Submitted Successfully!
Thank you for your contribution! You can also upload a video entry or images related to this topic.
Ver. Summary Created by Modification Content Size Created at Operation
1 -- 2351 2023-06-09 11:38:11 |
2 format change + 8 word(s) 2359 2023-06-09 12:06:01 |

Video Upload Options

Do you have a full video?


Are you sure to Delete?
If you have any further questions, please contact Encyclopedia Editorial Office.
Ho, M.; Yanagisawa, H. Well-Being in a Sustainable Product–Service System. Encyclopedia. Available online: (accessed on 03 December 2023).
Ho M, Yanagisawa H. Well-Being in a Sustainable Product–Service System. Encyclopedia. Available at: Accessed December 03, 2023.
Ho, Meng-Xun, Hideyoshi Yanagisawa. "Well-Being in a Sustainable Product–Service System" Encyclopedia, (accessed December 03, 2023).
Ho, M., & Yanagisawa, H.(2023, June 09). Well-Being in a Sustainable Product–Service System. In Encyclopedia.
Ho, Meng-Xun and Hideyoshi Yanagisawa. "Well-Being in a Sustainable Product–Service System." Encyclopedia. Web. 09 June, 2023.
Well-Being in a Sustainable Product–Service System

To regain overall well-being in the post-pandemic era, the priorities should not be only economic growth but also human physical and mental health. 

well-being circular economy peer-to-peer platform collaborative consumption product–service system

1. Introduction

In the past few decades, a growing number of studies regarding sustainability and well-being have been published, and the design of the product–service system (PSS) has also attracted much attention [1][2][3]. Due to the advancement of information and communication technologies, the possibilities of sharing and reuse have expanded from offline to online and from acquaintances to strangers worldwide [4]. During the 1990s, sharing online, consisting primarily of digital items, allowed people to share information and collaborate in digital spaces, such as Craigslist and Wikipedia. In recent decades, many successful PSS platforms that utilize online communities to connect off-line resources have emerged, including Couchsurfing, Airbnb, Uber, and Freecycle. In 2010, the book What’s Mine is Yours: The Rise of Collaborative Consumption shed light on this novel socioeconomic model which provides individual satisfaction, social benefits, and environmental advantages compared to traditional industries. Moreover, a sustainable PSS enables the broad use of company-owned or privately shared products and facilitates a new collaborative lifestyle [4].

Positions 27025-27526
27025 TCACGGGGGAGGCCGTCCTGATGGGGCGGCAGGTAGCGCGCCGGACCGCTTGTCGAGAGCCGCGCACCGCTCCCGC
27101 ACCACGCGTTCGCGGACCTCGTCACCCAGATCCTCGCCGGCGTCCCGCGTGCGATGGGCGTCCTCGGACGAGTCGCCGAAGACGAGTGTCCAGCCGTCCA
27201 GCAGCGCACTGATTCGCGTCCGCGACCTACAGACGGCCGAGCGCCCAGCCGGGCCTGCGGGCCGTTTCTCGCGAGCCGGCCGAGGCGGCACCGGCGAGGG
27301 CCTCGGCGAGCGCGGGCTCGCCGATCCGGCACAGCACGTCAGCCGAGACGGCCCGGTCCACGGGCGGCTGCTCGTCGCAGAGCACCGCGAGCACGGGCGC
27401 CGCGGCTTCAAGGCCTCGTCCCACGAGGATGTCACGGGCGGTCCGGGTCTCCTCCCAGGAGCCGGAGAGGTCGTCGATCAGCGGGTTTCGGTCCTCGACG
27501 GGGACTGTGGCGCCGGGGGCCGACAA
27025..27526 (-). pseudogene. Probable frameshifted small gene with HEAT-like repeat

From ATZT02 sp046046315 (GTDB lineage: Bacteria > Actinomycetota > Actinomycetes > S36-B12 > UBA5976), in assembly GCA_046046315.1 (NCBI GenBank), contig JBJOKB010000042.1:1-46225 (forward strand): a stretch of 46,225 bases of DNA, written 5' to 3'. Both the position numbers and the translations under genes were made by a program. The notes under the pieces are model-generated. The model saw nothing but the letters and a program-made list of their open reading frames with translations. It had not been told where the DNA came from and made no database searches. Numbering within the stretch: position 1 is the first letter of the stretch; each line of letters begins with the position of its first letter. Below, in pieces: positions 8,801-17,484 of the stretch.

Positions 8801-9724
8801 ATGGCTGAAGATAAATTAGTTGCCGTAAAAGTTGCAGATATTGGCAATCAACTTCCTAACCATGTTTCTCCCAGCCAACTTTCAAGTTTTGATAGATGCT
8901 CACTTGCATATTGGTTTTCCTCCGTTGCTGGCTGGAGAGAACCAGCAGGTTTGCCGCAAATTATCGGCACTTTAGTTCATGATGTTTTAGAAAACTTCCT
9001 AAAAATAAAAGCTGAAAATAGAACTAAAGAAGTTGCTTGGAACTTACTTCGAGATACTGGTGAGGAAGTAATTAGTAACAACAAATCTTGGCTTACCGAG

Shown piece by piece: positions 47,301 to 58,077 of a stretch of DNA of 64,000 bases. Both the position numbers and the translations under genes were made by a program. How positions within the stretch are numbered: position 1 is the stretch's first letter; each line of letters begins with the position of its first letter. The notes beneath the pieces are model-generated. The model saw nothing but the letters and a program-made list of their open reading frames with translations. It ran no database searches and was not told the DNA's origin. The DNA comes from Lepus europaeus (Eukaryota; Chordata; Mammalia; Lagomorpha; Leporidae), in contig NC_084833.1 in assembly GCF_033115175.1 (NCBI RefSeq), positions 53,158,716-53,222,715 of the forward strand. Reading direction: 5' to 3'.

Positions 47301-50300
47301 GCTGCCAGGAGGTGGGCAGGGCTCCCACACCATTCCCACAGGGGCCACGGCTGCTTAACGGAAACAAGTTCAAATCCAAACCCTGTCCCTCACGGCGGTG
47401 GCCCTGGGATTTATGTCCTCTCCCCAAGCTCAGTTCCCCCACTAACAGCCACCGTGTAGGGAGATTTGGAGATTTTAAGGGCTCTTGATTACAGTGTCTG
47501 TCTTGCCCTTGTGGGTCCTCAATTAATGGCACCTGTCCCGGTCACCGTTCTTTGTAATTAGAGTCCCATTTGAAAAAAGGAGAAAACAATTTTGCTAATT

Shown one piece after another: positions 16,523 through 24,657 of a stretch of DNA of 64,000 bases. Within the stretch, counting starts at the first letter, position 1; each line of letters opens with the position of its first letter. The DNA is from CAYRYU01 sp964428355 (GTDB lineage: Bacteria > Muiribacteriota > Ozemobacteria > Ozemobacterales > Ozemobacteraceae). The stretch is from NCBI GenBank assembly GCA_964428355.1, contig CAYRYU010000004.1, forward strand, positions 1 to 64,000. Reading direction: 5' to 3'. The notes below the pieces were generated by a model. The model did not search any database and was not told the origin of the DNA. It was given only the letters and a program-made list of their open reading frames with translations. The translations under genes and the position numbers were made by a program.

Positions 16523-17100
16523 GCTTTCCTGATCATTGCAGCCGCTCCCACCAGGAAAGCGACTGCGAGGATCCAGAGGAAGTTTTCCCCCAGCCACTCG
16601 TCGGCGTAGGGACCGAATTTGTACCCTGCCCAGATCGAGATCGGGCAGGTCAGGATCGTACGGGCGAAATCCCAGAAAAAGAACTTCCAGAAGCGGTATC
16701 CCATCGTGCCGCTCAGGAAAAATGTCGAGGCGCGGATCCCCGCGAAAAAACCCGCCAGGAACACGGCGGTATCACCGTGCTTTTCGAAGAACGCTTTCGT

However, alongside the increasing interest in the well-being perspectives of the circular economy, there are also criticisms and debates associated with it. The exact social and ecological impacts of a sustainable PSS are complicated and difficult to determine [5]. Several studies indicate that users participate in a sustainable PSS platform more for their own benefit (e.g., cost and reward) than for social and environmental benefits [6]. The issues related to well-being in a sustainable PSS are still challenging; therefore, more research on sustainability and well-being is required for future development.

2. The Peer-to-Peer Sharing and Reuse Platform

The peer-to-peer (P2P) sharing and reuse platforms, a type of two-sided platform that enables direct interactions between two different groups of participants (providers and consumers), can provide opportunities for social interaction [7]. In this research, the researchers refer to consumers as receivers, who can receive goods or services from providers with or without money exchange. P2P sharing and reuse platforms can be characterized as follows: (1) exchanges occur between two sides of users through online platform mediation, (2) the two sides of users act as peers without hierarchy, (3) access on platforms is based on an equal exchange or through market mechanisms, and (4) the exchanged assets can be tangible or intangible and can be underutilized, such as idle space or skills (more details in [8][9][10]).
In a P2P sharing and reuse platform, providers and receivers are the most important actors, who exchange goods and co-create value. The platforms serve as the “matchmakers”, who intermediate the matching of users, facilitate the exchange of goods or services and social relationships, and establish common norms within the network [11][12]. Three major interactions take place in a P2P sharing and reuse platform (Figure 1): information exchange, objects (or services) exchange, and currency exchange [11]. Accordingly, the researchers propose that information exchange can be further divided into three different features: user profile, object description, and communication, which may influence trust, pricing, perception of reciprocity, and sharing intentions [13][14][15][16]. In general, providers build their user profiles and list their shared or reusable objects (services), while receivers search that information and interact with providers to gain objects or services on the online platform. Following the completion of the deal and payment through the platform, they share and access the assets offline. However, the exact interaction steps are determined by the platform design and the service they provide.